What a difference an “A” makes
UK credit rating outlook under scrutiny
Triple- A worries also mount in the US extending dollar losses
Dollar index near a 5 month low
Yesterday we saw incredible volatility in the markets as firstly Standard & Poor’s said it was revising its outlook for Britain’s AAA credit rating from “stable” to negative.
This had a whirlwind effect on the markets with the FTSE falling nearly 3% and sterling tumbling across the markets. Official data showed that the treasury borrowed £8.5 billion last month and the S&P warned that the debt rating would be downgraded if the next governments’ fiscal plans do not show a secure downward trajectory in the medium term. A downgrade would be a huge blow to the status of Britain and would lead to the Treasury being required to pay higher interest on future borrowings.
Sterling weathered the initial dip of 2% against the US Dollar and 1.5% against the Euro and retraced back to earlier highs of 1.58 against the USD in later trading and gained some of its losses back on the Euro.
Moody’s later informed the market that they had no plans to change their current rating of AAA and stable helping the pound. The response from the UK government and head of the DMO affirmed “There are significant uncertainties in the global economy at the present time and S&P point out that the outlook could be revised back to stable ‘if fiscal outturns are more benign than currently (they) currently anticipate’,” – let us hope Mr. Darlings growth forecasts are correct!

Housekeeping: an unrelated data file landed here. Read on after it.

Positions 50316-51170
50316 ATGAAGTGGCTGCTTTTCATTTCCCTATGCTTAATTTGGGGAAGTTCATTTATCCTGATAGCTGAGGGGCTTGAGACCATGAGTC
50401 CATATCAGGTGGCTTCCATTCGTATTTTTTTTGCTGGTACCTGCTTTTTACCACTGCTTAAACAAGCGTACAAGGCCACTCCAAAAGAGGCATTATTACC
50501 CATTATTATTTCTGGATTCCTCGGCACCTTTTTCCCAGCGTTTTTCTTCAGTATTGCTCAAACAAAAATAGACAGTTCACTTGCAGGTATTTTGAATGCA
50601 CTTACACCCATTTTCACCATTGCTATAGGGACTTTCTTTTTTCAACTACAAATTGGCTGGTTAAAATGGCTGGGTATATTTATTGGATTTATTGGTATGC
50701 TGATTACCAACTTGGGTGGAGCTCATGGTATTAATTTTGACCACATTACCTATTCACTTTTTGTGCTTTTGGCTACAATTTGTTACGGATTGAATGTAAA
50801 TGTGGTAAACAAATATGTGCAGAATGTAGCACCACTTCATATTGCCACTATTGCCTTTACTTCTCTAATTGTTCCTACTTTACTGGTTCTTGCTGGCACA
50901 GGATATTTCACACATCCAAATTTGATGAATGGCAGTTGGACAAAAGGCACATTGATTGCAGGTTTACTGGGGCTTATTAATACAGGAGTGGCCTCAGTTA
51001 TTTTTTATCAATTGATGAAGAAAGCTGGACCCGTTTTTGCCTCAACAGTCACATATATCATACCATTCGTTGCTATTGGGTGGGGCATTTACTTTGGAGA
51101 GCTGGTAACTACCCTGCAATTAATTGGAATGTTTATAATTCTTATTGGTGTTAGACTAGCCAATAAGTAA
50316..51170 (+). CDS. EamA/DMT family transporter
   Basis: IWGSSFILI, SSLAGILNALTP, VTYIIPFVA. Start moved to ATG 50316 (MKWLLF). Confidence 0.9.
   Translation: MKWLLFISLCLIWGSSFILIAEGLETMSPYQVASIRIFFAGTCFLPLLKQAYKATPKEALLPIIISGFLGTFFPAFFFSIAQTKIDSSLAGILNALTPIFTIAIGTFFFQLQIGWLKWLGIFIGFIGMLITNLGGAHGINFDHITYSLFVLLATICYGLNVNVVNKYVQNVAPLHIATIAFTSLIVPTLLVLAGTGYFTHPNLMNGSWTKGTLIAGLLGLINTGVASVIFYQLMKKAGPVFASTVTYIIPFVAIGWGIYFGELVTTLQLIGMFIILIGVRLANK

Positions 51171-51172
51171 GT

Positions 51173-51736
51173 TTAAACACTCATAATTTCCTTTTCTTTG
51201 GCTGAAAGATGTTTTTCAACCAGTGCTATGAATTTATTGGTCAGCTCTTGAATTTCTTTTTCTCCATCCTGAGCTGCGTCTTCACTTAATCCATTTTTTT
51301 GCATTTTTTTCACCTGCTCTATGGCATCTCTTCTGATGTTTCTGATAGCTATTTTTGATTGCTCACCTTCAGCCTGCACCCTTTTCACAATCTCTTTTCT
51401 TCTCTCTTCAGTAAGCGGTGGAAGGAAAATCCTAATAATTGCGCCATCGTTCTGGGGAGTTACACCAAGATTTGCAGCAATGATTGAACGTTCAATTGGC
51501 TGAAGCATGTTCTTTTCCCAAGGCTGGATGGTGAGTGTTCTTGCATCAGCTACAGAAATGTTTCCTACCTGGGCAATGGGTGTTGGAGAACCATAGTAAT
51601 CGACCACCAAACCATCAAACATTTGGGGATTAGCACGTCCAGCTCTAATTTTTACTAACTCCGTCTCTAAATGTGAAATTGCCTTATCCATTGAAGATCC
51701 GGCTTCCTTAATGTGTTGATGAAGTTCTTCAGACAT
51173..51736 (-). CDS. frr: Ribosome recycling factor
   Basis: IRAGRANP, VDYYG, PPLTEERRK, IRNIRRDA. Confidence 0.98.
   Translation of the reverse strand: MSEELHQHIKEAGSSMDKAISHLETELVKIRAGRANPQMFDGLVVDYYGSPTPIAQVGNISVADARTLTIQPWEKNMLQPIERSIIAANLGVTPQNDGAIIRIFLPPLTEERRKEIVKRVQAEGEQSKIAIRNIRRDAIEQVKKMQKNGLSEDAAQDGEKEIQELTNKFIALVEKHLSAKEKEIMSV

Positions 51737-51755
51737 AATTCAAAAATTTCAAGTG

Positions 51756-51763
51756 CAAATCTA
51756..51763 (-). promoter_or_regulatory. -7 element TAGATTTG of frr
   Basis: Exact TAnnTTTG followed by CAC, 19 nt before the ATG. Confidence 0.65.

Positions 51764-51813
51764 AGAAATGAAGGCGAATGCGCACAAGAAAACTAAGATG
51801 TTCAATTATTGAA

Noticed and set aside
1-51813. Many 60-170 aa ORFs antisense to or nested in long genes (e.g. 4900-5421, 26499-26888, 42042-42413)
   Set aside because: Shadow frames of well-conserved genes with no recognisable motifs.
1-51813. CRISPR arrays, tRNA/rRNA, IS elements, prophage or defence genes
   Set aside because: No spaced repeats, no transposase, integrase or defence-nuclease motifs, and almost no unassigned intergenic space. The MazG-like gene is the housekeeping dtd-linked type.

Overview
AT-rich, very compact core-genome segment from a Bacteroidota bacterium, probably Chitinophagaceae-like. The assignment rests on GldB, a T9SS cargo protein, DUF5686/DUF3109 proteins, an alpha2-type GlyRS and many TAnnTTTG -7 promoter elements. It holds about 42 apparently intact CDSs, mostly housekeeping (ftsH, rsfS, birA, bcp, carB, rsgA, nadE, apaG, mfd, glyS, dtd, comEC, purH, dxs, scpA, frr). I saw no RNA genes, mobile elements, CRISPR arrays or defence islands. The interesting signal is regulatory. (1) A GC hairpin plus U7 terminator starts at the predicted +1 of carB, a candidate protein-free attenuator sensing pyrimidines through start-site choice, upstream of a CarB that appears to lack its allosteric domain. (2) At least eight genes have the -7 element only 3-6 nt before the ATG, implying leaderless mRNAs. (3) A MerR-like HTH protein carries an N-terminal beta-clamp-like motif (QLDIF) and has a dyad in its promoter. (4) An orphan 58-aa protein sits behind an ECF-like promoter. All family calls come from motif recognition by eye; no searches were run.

Sterling’s gain back against the US dollar was also helped by worries that the US will eventually face the same fate of a credit downgrade with its spiraling budget deficit and weakening economy. Bill Gross the co- CEO of PIMCO a large bond firm told Reuters that investors fear the US is “going the way of the UK-losing AAA rating, which affects all financial assets and the dollar”, the growing fears sent the dollar tumbling as risk aversion encouraged investors to seek new harbours- the YEN and the EURO the initial favourites.
EUR/USD is now approaching the 1.40 level and is still looking bullish. The decline in the dollar comes amid rallying commodities, equities and corporate bonds, initially the increased confidence in the markets encouraged the “safe haven” dollar to be sold, however now the dollar seems to be losing its shine as a safe haven.
The dollar index which tracks the US currency against a basket of currencies has fallen to its lowest level since December 29 and has technically broken out of its upward range. Expect to see more dollar weakness with neither risk appetite or risk aversion being dollar positive.
In other news data today confirmed that GDP in the UK dropped 1.9% in the first quarter of this year- this was exactly in line with forecasts and has not moved the markets. Japan has upgraded its economic outlook and is forecasting that exports are forecasted to pick up- this follows a massive fall in exports in Q1 and a 4% fall in output- this should be Yen positive as it underlines the safe haven status of the Yen and will encourage more Yen leveraged carry trades- particularly into AUD.
Finally the Indian Rupee advanced on sentiment that Prime Minister Manmohan Singh will look to sell state assets and attract foreign investment- the INR made its biggest weekly gain against the USD since March 1996.
Report by Phil McHugh, Corporate Foreign Exchange
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The contents of this report are for information purposes only. Currency Market Updates are compiled by Tom Nadir.